Members of the Muckleshoot Food Sovereignty Project and Community Alliance for Global Justice seasoned, cooked and served hundreds of pieces of wild coho salmon Saturday for the public who attended a lecture series about their opposition to genetically-engineered salmon.
"We shouldn't mess with DNA," said T.J. Molina, a tribal member who also works for the tribe's fisheries department. "It's wrong."
"When you start switching genes, our biggest worry is escaping and getting into our estuaries, causing disease, cross-breading, those types of things," said Louie Ungaro, also a tribal member.
The groups are worried about a kind of genetically-engineered salmon approved by the Food and Drug Administration and sold by AquaBounty, Inc.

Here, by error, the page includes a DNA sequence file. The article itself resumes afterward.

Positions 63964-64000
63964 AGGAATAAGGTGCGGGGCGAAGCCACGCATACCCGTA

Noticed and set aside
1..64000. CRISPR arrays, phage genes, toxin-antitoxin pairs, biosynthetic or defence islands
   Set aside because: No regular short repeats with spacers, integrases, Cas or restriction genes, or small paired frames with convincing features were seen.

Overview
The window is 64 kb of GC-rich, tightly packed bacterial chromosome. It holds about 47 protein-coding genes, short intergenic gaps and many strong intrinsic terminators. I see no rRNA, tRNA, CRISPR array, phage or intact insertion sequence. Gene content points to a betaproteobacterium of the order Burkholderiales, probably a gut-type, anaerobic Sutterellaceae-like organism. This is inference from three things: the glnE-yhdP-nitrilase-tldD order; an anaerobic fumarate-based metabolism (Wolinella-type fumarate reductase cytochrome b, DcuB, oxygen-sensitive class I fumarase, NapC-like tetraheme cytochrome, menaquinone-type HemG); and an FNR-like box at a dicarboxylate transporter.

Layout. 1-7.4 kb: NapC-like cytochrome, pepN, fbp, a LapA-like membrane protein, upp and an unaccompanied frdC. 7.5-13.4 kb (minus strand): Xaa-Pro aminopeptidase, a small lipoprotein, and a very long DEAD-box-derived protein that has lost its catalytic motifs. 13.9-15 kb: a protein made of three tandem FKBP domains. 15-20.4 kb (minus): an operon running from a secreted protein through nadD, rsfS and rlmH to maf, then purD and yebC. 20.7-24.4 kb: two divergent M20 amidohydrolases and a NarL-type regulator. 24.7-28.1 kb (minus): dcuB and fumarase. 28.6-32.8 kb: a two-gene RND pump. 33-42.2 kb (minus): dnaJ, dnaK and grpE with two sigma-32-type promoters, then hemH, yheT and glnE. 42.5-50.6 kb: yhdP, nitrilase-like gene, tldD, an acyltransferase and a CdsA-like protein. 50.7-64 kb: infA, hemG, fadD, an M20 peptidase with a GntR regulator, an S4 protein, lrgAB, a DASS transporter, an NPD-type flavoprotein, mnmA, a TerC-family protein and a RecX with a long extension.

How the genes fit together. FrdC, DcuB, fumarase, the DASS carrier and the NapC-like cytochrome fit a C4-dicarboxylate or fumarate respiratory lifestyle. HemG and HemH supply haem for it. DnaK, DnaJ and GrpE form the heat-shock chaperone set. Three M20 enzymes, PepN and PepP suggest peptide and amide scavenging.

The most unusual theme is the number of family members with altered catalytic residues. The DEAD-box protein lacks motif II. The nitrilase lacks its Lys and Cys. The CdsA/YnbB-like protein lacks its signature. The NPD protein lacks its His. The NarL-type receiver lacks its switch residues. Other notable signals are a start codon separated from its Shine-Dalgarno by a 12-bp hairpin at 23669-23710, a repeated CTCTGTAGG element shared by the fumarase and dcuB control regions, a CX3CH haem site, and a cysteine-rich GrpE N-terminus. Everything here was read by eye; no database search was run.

The FDA, which approved the fish in 2015, says the product is safe to eat.
The government also imposed rules to prevent the fish from escaping or mixing with wild species. But that doesn't ease the concerns of the tribes.
They hope by serving up a free lunch, along with speeches and traditional music, they can help sway some minds about the importance of preserving wild salmon.
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